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Saturday, April 20, 2024

The Five Accessibility Successes of 2023 So Far

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May 18 marked the 12th annual Global Accessibility Awareness Day (GAAD), a day to celebrate and raise awareness for accessibility across varying industries. Not only does it help to highlight new innovations, it also continuously reinforces the notion that disabled people need assistive tech to thrive. For games, studios regularly refine and create new options and design practices seeking to eliminate as many barriers as possible.

2023 is already off to a strong start, with options and design practices pushing accessibility beyond some of last year’s biggest hits. It’s quickly becoming apparent that disabled players no longer need to hope for accessibility to be included in a game, but rather can comfortably join in the excitement of new titles. But beyond adding features, many of 2023’s announcements and releases demonstrate the necessity to explore new types of accessibility and even open entire systems to a significant group of disabled players. To celebrate GAAD, let’s explore some of my favorite accessibility highlights from the past five months.

Access Controller

In January, during PlayStation’s CES conference, the studio revealed Project Leonardo, an adaptive controller designed for physically disabled individuals. With approximately eight customizable buttons, a control stick with three different shapes and sizes, and even four 3.5mm AUX ports, PlayStation finally addressed its lack of accessible hardware.

This is my most anticipated release, and arguably, my favorite announcement from this year. Despite the software accessibility that PlayStation studios like Naughty Dog, Sony Santa Monica, and Insomniac Games regularly incorporate into their titles, I’ve never been able to play a PS5 game. And several years after the release of the PS4, I lost the ability to hold standard controllers, meaning that I haven’t been able to experience PlayStation’s accessibility efforts, even in games like The Last of Us Part II. The Access Controller is what I’ve been wanting, and quite frankly needing from a studio that actively shut physically disabled players like me out for years. While it’s still too early to know information like cost, and even button and stick sensitivity, its announcement is indicative of PlayStation’s continuous growth in accessibility.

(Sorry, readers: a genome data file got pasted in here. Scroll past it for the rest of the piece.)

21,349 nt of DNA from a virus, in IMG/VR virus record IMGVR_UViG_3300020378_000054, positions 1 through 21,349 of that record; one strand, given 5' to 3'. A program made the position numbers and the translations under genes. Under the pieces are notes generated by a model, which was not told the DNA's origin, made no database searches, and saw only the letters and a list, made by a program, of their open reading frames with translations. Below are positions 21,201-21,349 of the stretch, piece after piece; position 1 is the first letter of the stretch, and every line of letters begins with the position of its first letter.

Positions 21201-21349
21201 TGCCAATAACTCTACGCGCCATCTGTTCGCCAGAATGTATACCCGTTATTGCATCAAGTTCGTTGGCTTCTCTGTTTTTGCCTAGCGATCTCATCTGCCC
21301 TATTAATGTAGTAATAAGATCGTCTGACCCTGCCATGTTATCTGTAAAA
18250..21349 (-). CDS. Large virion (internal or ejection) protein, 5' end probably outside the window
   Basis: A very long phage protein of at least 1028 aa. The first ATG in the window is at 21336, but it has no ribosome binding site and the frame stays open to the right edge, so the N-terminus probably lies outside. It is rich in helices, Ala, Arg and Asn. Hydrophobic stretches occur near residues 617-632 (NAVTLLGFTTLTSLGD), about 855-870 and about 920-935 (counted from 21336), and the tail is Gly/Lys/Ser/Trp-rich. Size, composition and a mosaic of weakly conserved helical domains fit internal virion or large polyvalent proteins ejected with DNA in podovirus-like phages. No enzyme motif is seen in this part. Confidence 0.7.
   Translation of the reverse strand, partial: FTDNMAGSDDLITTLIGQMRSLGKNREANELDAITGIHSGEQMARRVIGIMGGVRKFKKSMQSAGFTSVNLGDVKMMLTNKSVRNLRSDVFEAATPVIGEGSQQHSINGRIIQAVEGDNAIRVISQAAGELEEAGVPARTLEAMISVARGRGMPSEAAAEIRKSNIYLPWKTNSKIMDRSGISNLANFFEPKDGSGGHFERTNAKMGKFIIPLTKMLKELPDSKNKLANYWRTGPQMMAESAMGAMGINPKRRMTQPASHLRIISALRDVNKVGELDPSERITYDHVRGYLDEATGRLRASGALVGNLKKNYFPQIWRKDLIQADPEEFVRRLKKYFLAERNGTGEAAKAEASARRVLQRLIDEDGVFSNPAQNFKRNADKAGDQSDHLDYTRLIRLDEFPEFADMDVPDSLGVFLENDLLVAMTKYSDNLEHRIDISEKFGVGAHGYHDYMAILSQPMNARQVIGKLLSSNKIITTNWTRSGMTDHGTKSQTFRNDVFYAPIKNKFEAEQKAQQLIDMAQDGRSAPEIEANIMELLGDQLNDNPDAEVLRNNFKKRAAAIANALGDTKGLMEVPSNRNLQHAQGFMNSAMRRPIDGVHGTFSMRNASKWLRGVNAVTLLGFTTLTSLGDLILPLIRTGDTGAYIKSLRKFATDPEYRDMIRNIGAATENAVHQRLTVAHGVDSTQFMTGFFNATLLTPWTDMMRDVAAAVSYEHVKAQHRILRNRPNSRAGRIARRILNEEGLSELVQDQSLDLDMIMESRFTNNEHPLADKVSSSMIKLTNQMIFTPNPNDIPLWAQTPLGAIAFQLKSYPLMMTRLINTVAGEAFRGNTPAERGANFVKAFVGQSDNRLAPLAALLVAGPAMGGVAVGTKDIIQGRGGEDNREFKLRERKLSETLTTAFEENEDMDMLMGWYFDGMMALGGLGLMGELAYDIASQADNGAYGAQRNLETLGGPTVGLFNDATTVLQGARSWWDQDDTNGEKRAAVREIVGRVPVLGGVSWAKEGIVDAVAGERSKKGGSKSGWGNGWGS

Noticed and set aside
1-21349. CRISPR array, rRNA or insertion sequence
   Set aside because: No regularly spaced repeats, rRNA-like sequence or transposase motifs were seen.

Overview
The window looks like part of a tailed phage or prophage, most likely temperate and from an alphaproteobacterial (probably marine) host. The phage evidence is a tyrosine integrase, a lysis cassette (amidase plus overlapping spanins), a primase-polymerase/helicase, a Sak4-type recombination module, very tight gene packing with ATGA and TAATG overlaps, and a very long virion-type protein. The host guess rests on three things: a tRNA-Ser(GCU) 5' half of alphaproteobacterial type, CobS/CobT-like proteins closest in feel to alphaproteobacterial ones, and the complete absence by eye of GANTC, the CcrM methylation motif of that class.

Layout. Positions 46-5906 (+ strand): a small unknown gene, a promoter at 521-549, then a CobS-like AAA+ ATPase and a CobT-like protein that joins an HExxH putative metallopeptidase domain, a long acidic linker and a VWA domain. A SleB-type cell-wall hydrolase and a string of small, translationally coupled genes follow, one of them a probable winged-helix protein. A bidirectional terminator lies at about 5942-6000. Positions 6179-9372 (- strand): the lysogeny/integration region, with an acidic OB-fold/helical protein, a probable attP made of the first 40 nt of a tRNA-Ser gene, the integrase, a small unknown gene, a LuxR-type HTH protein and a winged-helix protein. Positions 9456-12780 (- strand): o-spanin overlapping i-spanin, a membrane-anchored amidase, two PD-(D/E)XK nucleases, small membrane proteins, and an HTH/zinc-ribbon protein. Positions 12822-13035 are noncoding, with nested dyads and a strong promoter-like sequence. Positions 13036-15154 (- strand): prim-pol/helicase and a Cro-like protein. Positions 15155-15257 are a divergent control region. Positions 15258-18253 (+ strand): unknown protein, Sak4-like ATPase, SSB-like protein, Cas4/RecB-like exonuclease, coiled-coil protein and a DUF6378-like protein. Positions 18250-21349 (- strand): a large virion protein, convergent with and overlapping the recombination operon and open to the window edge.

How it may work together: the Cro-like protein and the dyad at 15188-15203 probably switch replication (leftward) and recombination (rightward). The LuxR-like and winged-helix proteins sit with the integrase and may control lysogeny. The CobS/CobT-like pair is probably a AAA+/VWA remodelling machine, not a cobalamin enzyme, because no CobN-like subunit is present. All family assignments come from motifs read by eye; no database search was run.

Dead Space

Motive Studio’s remake of the original Dead Space includes common accessibility options like customizable controls, subtitles, and colorblind settings. Yet, the extensive content warnings and censors are why I’m choosing to highlight this game. Content warnings in games aren’t new – Arachnophobia Modes in Star Wars Jedi: Survivor and Grounded, warnings of self-harm and suicide in Doki Doki Literature Club, and even Chicory: A Colorful Tale lets players skip scenes that deal with depression. But Dead Space seamlessly integrates mental health accessibility while still maintaining the core themes of isolation and fear.

Traumatic images and themes can be censored, like suicide, or even specific phrases that deal with self-harm in text logs. Yet, Isaac Clarke still must survive within the abandoned halls of the USG Ishimura. What makes Dead Space stand out amongst incredibly accessible games is the fact that it chooses to incorporate and highlight mental health accessibility in a way that doesn’t diminish the fear that players feel. Horror, like all genres, can be accessible for those with varying mental health disabilities, and Dead Space demonstrates how horror can be both entertaining and accessible.